MPC Nov 2019 53.000 call

OPR - OPR Delayed Price. Currency in USD
4.4500
0.0000 (0.00%)
As of 3:56PM EDT. Market open.
Stock chart is not supported by your current browser
Previous Close4.4500
Open4.4500
Bid0.0000
Ask0.0000
Strike53.00
Expire Date2019-11-01
Day's Range4.4500 - 4.4500
Contract RangeN/A
Volume2
Open InterestN/A
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  • Marathon Petroleum Board, Investors Are Said to Discuss CEO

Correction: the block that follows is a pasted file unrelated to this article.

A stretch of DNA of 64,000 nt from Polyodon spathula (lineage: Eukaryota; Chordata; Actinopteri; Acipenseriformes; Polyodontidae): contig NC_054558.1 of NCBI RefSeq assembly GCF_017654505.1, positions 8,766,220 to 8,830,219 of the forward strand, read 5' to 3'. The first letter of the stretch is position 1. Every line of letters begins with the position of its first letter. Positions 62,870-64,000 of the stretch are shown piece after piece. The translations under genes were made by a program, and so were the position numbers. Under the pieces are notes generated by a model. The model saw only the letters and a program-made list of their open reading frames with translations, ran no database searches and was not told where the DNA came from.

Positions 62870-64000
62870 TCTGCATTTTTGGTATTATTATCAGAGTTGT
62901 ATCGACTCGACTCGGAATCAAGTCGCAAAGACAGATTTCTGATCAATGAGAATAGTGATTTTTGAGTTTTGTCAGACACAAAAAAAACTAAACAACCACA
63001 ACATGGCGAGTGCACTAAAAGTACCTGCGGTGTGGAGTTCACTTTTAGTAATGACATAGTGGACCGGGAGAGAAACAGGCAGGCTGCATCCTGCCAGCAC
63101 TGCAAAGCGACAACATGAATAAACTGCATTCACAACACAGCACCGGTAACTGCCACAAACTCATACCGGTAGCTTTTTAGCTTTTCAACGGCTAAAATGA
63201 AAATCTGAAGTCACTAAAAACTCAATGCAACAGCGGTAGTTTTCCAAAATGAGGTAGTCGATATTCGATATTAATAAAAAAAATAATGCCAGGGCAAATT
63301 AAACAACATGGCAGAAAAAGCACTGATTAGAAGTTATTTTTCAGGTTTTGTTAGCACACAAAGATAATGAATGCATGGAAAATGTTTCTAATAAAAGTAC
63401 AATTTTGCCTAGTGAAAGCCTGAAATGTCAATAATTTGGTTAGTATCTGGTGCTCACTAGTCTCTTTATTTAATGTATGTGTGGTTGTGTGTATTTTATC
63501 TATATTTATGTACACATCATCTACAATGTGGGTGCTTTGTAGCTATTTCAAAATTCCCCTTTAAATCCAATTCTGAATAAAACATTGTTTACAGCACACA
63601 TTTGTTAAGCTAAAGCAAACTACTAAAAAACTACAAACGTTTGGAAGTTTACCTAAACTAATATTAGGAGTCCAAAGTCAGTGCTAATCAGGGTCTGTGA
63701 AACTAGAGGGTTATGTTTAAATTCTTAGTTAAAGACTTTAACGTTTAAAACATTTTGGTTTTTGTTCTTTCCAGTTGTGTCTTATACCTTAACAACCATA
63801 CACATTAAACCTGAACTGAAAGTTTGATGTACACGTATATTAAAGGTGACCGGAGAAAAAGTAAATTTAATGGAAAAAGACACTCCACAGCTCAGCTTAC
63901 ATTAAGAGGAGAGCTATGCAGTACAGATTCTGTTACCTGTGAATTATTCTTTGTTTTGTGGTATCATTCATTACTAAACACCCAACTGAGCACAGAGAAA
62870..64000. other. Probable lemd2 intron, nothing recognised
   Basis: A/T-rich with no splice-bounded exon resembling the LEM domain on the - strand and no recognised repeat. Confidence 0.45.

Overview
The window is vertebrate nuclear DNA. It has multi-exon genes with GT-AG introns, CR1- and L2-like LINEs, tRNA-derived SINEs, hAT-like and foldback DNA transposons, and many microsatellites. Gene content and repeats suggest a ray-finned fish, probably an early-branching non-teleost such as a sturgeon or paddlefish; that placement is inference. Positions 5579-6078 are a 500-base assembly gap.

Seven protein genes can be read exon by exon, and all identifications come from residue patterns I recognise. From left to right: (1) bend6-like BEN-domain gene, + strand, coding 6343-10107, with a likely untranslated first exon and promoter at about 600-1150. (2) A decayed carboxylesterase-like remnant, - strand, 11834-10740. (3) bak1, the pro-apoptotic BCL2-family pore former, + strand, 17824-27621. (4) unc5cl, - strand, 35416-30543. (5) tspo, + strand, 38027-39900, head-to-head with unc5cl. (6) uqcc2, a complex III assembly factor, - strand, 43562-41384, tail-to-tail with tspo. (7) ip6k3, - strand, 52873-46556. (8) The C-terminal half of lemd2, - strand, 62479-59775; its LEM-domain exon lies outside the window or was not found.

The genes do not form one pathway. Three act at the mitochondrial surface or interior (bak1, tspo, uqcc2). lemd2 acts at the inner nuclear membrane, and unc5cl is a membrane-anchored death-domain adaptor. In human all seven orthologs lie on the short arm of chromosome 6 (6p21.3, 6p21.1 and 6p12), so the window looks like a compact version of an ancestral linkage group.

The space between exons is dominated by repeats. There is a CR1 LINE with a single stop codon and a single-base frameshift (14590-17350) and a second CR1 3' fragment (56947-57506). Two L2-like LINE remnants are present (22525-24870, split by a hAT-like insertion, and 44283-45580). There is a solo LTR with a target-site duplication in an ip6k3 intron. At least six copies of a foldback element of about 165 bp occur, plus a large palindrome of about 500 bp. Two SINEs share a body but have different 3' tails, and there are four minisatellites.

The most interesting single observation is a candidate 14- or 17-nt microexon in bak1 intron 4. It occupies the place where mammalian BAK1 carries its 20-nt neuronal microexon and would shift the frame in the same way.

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    (Bloomberg) -- Marathon Petroleum Corp. board members are meeting this week with activist investors to discuss Chief Executive Officer Gary Heminger’s future and the company’s strategy amid calls to split up its businesses, according to people familiar with the matter.After investors Paul Foster and Jeff Stevens met with several board members on Wednesday, representatives for Elliott Management Corp. and D.E. Shaw & Co. plan to meet with directors Thursday, according to the people, who asked not to be identified because the meeting wasn’t public. Foster and Stevens together control about 1.7% of the second-biggest U.S. refiner.Marathon is aiming to make a decision on the CEO and its strategy going forward by the time of the company’s third-quarter earnings call on Oct. 31, the people said. The activists view Executive Vice Chairman Greg Goff, who joined Marathon after its purchase of Andeavor, as a well-respected potential replacement for Heminger, according to the people. Representatives for Elliott, D.E. Shaw, Foster and Stevens declined to comment.“Marathon has delivered substantial shareholder value under the leadership of Chairman and CEO Gary Heminger, who has the full support of the board,” Marathon said in a statement. “As we have said publicly, the company is conducting a comprehensive strategic review, and has been collecting feedback from many shareholders as is our practice. The review is ongoing and no conclusions have been reached.”Marathon shares rose 2.3% to $64.10 in New York after earlier climbing as much as 4.3%.Last month Elliott, which recently took a 2.5% stake in Marathon, renewed its push for Marathon to split into three separate companies in order to unlock more than $22 billion in value. Foster and Stevens released a letter days later demanding Heminger’s ouster. D.E. Shaw, which owned a 0.9% stake as of the end of June, has also been pushing Marathon to find ways to unlock more value, according to people familiar with the matter.In their meeting this week, Stevens and Foster told board members that they’re hearing significant support among shareholders for Heminger to step down and agreement with Elliott’s plan to break up the company, according to one of the people. But board members responded that shareholders have told Marathon’s investor relations team that they don’t object to Heminger staying on as CEO, the person said.Heminger -- who was given an exemption from the company’s age-65 mandatory retirement rule in July 2018 -- took charge of the Findlay, Ohio-based company when Marathon Oil Corp. spun off the business in 2011 and has been fighting activist shareholders ever since. While the Ohio native has previously assuaged investors including Jana Partners LLC and overseen a five-fold rise in dividend payouts, the company has faltered more recently as it sought to expand through acquisitions, including the purchase of rival Andeavor.Heminger appeared with Goff in a video posted to YouTube two weeks ago, with the CEO saying he welcomes feedback from shareholders.“Aligning two organizations of this size is complex and challenging, but we’ve been steadily improving our operations,” Heminger, sitting in a wood-paneled room, said on the video. “We agree that our share value does not fully reflect the underlying value of our assets.”\--With assistance from Kiel Porter and Rachel Adams-Heard.To contact the reporters on this story: Scott Deveau in New York at sdeveau2@bloomberg.net;David Wethe in Houston at dwethe@bloomberg.net;Catherine Ngai in New York at cngai16@bloomberg.netTo contact the editors responsible for this story: Simon Casey at scasey4@bloomberg.net, Christine BuurmaFor more articles like this, please visit us at bloomberg.com©2019 Bloomberg L.P.